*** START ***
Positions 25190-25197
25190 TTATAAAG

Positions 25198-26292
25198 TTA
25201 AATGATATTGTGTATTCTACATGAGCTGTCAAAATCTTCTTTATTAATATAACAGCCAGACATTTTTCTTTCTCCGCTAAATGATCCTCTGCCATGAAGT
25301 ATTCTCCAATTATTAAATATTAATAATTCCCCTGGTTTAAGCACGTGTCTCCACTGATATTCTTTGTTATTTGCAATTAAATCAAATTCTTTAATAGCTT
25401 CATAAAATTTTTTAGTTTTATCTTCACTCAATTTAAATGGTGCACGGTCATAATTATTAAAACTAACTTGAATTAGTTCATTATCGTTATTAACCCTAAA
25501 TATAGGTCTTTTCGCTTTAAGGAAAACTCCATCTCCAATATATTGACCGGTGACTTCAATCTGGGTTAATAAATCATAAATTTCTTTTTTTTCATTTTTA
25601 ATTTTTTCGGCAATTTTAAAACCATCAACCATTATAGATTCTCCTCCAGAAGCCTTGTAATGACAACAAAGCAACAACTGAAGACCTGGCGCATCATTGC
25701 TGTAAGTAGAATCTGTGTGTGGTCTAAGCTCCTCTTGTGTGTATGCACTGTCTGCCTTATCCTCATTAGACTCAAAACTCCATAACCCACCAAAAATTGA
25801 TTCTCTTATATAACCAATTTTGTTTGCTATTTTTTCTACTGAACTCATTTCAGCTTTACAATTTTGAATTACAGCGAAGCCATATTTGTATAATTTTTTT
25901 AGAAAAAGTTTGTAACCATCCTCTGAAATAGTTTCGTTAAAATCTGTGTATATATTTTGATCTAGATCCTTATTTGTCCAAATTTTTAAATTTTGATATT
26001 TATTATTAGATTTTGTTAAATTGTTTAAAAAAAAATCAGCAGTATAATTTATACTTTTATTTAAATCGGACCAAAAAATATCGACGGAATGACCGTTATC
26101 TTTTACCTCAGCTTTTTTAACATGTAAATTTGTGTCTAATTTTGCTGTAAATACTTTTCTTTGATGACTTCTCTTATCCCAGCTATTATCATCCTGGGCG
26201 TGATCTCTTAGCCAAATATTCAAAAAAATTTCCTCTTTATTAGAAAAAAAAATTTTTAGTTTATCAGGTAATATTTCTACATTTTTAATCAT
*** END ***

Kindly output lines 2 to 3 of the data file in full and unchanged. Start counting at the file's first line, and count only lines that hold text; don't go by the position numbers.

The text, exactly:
25190 TTATAAAG

Positions 25198-26292